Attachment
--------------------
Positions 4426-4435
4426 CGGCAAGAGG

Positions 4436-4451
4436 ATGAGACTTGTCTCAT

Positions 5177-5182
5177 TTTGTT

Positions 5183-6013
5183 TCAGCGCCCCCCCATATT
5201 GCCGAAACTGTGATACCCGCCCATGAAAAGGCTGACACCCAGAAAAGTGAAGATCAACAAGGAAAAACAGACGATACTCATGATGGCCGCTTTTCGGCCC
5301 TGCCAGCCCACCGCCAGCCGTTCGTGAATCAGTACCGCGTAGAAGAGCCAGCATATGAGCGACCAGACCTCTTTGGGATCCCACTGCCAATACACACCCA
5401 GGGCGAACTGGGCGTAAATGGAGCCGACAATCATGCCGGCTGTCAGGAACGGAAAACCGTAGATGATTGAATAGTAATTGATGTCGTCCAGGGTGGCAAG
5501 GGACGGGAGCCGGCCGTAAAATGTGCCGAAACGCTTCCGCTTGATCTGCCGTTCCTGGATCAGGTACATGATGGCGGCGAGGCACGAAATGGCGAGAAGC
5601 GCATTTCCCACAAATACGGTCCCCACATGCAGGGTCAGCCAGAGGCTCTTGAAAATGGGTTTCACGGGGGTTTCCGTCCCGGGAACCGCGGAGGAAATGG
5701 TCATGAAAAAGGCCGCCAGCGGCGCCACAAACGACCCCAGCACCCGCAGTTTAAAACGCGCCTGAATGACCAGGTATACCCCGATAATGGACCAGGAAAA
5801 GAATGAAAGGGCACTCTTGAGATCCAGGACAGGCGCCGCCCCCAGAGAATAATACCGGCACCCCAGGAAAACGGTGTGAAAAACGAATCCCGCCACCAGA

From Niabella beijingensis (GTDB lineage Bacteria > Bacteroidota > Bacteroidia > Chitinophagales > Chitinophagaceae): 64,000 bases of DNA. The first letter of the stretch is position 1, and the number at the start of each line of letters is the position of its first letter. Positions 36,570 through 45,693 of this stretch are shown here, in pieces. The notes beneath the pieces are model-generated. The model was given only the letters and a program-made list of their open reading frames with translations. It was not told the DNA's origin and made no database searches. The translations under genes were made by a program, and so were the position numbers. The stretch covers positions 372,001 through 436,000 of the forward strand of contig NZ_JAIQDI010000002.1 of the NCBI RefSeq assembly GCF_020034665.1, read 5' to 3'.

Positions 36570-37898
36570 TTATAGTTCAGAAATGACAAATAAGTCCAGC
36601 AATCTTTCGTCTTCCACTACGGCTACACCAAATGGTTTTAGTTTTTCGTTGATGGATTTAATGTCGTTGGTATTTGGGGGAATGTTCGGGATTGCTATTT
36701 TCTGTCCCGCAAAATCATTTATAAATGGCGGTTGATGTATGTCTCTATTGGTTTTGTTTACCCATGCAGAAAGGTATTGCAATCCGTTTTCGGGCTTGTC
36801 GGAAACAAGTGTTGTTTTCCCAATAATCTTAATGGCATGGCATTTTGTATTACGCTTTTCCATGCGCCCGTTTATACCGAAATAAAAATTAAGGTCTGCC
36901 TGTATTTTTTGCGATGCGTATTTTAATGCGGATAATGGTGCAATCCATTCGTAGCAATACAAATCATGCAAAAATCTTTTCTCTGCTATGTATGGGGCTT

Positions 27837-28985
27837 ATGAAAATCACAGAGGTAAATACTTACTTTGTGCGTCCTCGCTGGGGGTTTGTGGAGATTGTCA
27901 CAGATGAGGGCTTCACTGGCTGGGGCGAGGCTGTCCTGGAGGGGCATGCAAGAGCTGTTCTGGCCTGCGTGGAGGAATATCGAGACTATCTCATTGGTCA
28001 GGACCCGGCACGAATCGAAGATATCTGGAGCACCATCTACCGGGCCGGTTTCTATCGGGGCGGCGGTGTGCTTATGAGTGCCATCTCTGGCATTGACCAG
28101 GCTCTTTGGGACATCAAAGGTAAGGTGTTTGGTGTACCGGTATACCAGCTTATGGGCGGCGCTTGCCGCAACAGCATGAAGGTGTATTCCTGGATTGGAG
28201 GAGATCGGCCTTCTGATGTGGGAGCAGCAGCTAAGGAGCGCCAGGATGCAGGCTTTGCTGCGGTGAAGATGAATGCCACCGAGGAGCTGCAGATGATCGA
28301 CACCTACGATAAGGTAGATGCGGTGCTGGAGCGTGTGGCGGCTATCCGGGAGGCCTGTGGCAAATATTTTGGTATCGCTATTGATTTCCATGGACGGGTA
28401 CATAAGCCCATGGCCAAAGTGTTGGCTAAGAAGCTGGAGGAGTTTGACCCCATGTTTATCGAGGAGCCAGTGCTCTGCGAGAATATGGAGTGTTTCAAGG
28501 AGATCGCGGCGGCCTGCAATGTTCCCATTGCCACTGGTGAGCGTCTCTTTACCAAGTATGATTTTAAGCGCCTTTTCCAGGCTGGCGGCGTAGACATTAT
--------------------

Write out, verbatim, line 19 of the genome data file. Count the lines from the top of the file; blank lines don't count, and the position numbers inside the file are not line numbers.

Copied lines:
36601 AATCTTTCGTCTTCCACTACGGCTACACCAAATGGTTTTAGTTTTTCGTTGATGGATTTAATGTCGTTGGTATTTGGGGGAATGTTCGGGATTGCTATTT